Fears of a dramatic capital exodus following the victory of Greece’s anti-austerity party Syriza appear to have been overdone, according to first available financial data since the election that reveals only modest net outflows from the southern European nation.
The data, compiled by CrossBorder Capital in London, showed a total of $177 million flowed out of Greece in January, compared with $166 million in December and $149 million in November. Almost $2.4 billion had left the country in August, the highest figure seen last year.
Similarly, monetary conditions in the Greek economy showed no dramatic deterioration last month. CrossBorder Capital’s Global Liquidity Index™ showed a 64.3 reading for Greece in January, more than three times greater than the 29.0 reading registered a year earlier. A reading above 50 denotes expansion, a reading below 50 a contraction.
“The January data show that Greece has been more stable than many feared,” said Michael Howell, managing director of CrossBorder Capital, which has been compiling the GLI™ for more than 20 years. “It’s not the disaster many worried about. It may well be the case that money is being taken out of domestic banks and put in foreign-owned banks within Greece, but there is little sign that the economy as a whole is haemorrhaging funds.”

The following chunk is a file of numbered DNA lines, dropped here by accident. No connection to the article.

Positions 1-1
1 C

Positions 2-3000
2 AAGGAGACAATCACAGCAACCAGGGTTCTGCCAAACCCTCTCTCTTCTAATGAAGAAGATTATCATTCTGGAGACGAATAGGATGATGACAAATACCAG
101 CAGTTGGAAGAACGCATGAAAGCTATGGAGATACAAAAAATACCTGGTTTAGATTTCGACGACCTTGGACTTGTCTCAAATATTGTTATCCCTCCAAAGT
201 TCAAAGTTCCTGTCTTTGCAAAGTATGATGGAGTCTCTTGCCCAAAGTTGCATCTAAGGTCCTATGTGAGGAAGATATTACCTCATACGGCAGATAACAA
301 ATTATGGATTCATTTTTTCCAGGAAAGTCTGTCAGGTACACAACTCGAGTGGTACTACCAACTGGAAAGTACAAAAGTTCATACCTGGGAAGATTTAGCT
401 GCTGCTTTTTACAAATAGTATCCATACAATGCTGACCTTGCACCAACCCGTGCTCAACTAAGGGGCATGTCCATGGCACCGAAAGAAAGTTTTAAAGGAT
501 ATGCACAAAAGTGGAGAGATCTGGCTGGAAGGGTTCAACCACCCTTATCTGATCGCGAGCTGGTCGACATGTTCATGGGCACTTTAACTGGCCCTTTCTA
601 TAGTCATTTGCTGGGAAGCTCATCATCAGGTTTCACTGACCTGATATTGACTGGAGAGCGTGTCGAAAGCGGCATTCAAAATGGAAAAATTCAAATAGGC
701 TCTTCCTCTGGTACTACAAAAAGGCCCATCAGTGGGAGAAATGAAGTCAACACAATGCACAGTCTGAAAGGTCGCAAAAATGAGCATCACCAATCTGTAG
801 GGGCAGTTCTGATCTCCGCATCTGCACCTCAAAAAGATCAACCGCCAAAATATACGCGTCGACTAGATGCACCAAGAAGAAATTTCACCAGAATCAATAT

More worrying, said Howell, are developments three thousand kilometres north of Athens in Helsinki, Finland. Due to the Nordic economy’s proximity to Russia, flows out of the country reached $705 million in January, compared with $530 a month earlier. There has been a net outflow of funds from Finland in every month of the last two years, touching a high of $1.04 billion in Sept. 2014.
“It looks like money previously held by Russians in Finland is being repatriated as economic conditions worsen at home,” said Howell. “It may be that Finnish banks ends up being in greater need of ECB emergency funds than those of Greece.”
Globally, liquidity conditions continue to deteriorate, although with more than half of the world’s central banks running expansionary monetary policy, a slump will probably be averted, said Howell The Global Liquidity Index™ – which tracks the amount of money available for investment – showed a reading of 44.3 by the end of January compared with 48.1 reading a month earlier.